Framed against a wall of windows high above the landscape of an unnamed city, Dennis Hopper makes his first appearance in Land Of The Dead looking like a man with no questions left to ask. Sitting in a luxurious apartment, listening to Mozart (Requiem, of course) he could be a post-apocalyptic descendant of The Third Man's Harry Lime. Who is he to care if one of those dots stops moving? And from that distance, who can tell the difference between the living and the undead—which, in this fourth entry in George Romero's Dead series, now overwhelmingly outnumber the living?
There's a lot going on in Land Of The Dead—including a shocking amount of the gut-munching that's made the series a gore-hound favorite—but the thrust of the plot concerns the circumstances that drag Hopper down to earth. With his misplaced moral certitude and his willingness to confuse the greater good with his own gains, he makes an effective stand-in for any number of public figures, and an exact analog for none. Romero's zombie films are as justly famous for their social commentary as their violence and rotting flesh. If he's entertained any thoughts that the racism, mindless consumerism, and militarism he portrayed in Night Of The Living Dead, Dawn Of The Dead, and Day Of The Dead have improved in the past few decades, there's nothing in the film to suggest it. In Land Of The Dead, humans have learned to distract zombies with fireworks. Hopkins keeps the masses that live outside his high-rise paradise entertained with sport and vice. Land Of The Dead is about what happens when the bread and circuses stop working.
As usual, Romero's sympathies aren't always with the living, or at least not all of them. Simon Baker plays one of the few whose humanity hasn't been extinguished by the need to survive. With mildly retarded marksman Robert Joy, he runs patrols into the outlying area, scavenging canned goods and antibiotics. He wants only to save enough money to buy a car and set out on his own, but when his plan takes a wrong turn, he winds up enlisted in the hunt for John Leguizamo, a former ally who, having been shut out of the good life by Hopper, plans to take out his frustration by hijacking a deadly, explosive-filled vehicle. (Hopper's explanation for bringing him down: "We don't negotiate with terrorists.") What nobody counts on, however, is the arrival of Eugene Clark, a kind of zombie Che Guevara who slowly leads a march on the city.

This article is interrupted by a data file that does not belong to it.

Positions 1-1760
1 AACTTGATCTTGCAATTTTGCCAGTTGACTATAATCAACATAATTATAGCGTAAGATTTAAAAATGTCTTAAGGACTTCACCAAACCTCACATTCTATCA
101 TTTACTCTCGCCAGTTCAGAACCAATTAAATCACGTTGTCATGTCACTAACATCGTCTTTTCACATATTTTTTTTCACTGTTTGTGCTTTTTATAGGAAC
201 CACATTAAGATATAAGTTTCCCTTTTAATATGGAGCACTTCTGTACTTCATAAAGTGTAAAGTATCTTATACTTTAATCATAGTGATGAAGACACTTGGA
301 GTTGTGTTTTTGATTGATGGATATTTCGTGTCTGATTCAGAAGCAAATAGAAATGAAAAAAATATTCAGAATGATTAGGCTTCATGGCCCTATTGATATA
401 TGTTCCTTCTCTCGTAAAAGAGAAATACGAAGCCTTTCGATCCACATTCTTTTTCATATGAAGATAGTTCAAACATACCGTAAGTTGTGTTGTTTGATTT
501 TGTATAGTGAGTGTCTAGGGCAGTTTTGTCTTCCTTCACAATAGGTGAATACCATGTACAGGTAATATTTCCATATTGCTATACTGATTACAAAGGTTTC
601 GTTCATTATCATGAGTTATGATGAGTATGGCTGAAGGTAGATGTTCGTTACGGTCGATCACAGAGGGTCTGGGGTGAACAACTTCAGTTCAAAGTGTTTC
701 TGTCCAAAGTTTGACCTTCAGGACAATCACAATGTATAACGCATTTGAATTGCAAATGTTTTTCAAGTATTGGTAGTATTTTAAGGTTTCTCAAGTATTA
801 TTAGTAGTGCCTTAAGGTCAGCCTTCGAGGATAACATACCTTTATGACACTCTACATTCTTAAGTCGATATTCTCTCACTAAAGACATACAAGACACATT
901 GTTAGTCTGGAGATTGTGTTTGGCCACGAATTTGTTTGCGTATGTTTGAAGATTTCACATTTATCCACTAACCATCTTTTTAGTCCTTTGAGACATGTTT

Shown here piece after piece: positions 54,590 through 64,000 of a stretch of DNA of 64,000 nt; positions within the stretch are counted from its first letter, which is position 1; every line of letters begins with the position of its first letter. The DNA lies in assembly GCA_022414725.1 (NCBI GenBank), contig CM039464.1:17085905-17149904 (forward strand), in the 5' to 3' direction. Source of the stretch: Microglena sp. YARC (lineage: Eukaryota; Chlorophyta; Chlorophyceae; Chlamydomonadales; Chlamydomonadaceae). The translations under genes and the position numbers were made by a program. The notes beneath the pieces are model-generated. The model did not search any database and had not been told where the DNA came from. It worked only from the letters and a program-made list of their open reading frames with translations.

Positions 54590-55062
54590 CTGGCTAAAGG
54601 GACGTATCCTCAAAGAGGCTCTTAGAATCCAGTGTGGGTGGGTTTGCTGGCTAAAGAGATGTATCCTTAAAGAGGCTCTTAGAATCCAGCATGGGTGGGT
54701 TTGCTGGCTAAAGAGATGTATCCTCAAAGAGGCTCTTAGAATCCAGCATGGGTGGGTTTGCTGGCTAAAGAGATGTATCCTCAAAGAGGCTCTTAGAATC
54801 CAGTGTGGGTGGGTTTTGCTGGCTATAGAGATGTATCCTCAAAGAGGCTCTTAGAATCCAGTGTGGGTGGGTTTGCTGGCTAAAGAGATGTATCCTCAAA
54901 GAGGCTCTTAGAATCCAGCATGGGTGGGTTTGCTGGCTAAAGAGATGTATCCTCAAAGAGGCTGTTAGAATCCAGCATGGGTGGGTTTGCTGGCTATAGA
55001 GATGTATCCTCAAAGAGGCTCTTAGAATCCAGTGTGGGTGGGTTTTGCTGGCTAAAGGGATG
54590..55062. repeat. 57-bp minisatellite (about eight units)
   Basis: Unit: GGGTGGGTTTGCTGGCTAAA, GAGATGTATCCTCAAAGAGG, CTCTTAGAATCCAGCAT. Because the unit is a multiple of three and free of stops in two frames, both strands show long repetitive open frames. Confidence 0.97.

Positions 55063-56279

It would be easy for Romero to coast. The past few years have seen a slew of Romero-wannabes—some of them quite good—do fine box office. But there isn't a whiff of reunion-tour mediocrity here. The story takes the world of Romero's films to the next logical step, the satire is headline-fresh, the action scenes keep pace with summer blockbusters, and no one shoots an evisceration with as much skill. (The presence of a capable cast—rounded out by Asia Argento—doesn't hurt either.) But the lyrical moments make Land Of The Dead, like its predecessors, much more than anyone thought a zombie movie could be. An explosion sends the walls of civilization crashing down, and there's panic in the city streets. Fireworks flash across the sky, and a sea of undead faces turn to meet them with the open-mouthed fascination of Fourth of July celebrants. It's easy to recognize our own reflection, even when it has blood in its teeth.